We were simply awestruck by the very first episode of the new Netflix docu-series “Chef’s Table”. Ever since we teased the show in our Top 10 food films on Netflix, it has become the darling of my food media world. It’s not an exaggeration to say that at least 10% of my Facebook friends are sharing their love and talking about this brilliant new show. It captures exactly what I’ve always wanted in an exposé on the leaders in the world of food, focusing on six chefs and their unique stories of struggle, ascension, and cumulative breakthrough success.

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The structure is honest, thought-provoking, in-depth, and filled with heaps and heaps of seductive, slow motion sizzle reel filmed in crystal clear HD. The first episode takes us to a place we should all be so lucky to visit, the wide swath of northern Italy which makes up a Devastator type food Transformer known as Emilia-Romagna. Based on my heritage, tendencies, appreciation for Parmigiano Reggiano, aged balsamico, hand made pasta, and meat products from cloven animals; this is where I, and many others probably wish they could live out their remaining years.

From the beginning of his story it’s clear that Chef Massimo Bottura loves Modena for all that it stands for. The introduction grabs you with a touching story that helped jump-start the growth of his community following a natural disaster. I don’t want to give anything away. That’s why I’m ending the show talk here.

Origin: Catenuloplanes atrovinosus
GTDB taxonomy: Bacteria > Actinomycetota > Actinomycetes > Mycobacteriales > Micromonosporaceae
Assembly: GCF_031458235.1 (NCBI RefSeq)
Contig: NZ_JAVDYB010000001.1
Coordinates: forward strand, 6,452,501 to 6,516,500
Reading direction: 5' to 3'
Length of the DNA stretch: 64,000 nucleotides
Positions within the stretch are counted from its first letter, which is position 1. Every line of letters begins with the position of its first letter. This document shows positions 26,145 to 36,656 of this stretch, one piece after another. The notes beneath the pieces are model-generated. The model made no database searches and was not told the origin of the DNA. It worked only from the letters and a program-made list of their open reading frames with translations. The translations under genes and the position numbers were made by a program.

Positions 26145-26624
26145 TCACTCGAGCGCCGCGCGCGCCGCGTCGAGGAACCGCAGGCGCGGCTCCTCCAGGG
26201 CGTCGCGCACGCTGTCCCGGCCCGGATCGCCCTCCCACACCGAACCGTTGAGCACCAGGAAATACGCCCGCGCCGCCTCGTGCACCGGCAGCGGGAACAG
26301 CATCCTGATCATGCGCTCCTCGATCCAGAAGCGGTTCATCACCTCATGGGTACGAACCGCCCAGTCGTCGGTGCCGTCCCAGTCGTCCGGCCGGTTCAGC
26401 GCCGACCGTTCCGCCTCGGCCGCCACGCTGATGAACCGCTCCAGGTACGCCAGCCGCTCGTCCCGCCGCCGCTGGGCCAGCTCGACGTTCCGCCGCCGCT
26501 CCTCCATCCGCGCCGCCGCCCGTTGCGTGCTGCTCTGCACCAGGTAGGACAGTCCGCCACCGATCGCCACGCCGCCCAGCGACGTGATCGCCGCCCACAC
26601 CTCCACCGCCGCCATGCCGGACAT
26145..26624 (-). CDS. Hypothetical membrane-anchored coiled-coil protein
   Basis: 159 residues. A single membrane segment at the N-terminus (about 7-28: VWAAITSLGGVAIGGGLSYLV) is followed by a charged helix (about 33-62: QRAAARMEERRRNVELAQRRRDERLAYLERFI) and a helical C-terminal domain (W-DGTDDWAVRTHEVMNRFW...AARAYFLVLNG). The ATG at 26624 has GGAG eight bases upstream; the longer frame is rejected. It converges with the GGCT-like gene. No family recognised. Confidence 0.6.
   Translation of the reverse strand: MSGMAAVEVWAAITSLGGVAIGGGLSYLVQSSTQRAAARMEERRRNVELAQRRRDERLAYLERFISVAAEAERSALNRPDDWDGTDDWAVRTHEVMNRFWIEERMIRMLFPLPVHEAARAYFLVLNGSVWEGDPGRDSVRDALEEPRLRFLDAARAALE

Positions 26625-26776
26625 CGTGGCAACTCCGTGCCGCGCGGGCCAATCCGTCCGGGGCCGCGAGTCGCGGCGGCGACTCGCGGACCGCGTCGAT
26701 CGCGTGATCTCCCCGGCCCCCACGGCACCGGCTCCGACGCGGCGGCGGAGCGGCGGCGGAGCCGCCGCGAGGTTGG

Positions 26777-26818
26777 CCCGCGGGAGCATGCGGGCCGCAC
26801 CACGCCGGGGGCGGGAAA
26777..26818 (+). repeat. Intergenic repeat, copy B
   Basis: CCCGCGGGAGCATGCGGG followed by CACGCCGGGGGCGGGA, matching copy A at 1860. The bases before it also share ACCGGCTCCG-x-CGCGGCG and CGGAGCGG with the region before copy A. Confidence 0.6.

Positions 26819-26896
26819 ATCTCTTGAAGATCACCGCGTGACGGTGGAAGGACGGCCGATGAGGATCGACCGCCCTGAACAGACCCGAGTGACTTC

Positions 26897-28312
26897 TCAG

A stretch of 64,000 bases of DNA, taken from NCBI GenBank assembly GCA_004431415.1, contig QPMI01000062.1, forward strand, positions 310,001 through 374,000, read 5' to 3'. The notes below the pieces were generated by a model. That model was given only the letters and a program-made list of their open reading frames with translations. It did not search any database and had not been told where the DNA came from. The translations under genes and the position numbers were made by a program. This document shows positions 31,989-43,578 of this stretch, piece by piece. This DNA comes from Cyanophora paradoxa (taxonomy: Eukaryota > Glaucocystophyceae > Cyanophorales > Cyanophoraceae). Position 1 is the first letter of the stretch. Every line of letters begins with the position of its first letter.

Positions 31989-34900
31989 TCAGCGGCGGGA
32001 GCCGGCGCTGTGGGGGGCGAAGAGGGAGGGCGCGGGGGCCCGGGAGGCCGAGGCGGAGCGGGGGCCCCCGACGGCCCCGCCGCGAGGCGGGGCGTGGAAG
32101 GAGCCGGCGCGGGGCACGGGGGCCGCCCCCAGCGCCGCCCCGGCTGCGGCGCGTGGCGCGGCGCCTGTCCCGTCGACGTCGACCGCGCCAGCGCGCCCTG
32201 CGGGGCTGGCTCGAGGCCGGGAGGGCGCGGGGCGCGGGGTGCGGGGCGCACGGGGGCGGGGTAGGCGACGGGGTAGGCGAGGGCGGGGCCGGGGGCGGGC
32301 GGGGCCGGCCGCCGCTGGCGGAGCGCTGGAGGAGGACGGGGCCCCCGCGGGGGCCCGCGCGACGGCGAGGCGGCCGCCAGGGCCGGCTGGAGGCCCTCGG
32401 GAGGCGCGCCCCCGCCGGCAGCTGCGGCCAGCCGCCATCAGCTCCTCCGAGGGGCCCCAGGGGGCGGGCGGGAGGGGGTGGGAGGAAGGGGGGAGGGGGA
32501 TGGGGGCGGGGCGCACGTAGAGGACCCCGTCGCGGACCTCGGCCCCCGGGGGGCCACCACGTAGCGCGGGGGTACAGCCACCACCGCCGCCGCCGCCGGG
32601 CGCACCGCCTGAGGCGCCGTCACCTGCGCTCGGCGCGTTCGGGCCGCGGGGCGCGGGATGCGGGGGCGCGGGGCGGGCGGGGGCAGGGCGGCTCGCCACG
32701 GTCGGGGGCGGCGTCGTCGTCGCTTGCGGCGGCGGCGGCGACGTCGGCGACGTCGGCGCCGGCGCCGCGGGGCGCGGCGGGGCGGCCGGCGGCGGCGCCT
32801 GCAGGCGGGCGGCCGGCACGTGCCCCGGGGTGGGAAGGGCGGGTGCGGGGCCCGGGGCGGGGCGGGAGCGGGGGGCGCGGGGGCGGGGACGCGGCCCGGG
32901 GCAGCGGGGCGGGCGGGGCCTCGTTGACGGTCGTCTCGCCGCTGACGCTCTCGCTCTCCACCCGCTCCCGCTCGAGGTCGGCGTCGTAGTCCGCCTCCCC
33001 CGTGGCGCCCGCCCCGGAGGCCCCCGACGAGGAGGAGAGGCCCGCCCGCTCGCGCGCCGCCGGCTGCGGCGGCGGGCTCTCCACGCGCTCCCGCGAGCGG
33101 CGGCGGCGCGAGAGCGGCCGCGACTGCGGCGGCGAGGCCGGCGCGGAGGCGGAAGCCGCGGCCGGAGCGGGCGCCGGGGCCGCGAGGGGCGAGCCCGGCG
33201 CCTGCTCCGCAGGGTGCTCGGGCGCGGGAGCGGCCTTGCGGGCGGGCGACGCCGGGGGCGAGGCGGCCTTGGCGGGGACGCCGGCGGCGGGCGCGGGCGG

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We don’t really have a desire to critique or review this series. But, that doesn’t mean there isn’t some great stuff to talk about. As a team, we rank this show right alongside the other great documentary style productions such as El Bulli: Cooking in Progress, all of Bourdain’s TV work, and of course Jiro Dreams of Sushi.

Until recently, I hadn’t been thinking about recipe writing for Eat a Duck. I spent more than two years happily coming up with complete menus for the taste section of the Lakelander magazine. Some of which covered more than a dozen individual recipes per article. To think each one through, most often with zero room for error,  was a logistical nightmare consuming incredible amounts of time and effort. It was both exhilarating and exhausting. I’ve since stepped away from being full-time editor to give more attention to other important things in my life, which hopefully means putting more of my energy into creating on this front.

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The goal here is to pay homage to the six fantastic stories from this first series of Chef’s Table. While walking through town, I thought to myself “how can we tie this show into what we do.” What we came up with, was to formulate a recipe inspired by the theme of each show, a reflection of what lingered in our minds from each episode. It could be inspired by a personal story the chef tells, the region in which they’re from, or just our attempt at blatantly ripping off their most famous dish. We hope you enjoy our six dishes, which will include recipes for whatever it is we come up with. Going in order, the first will indeed chronicle Chef Massimo and his restaurant Osteria Francescana.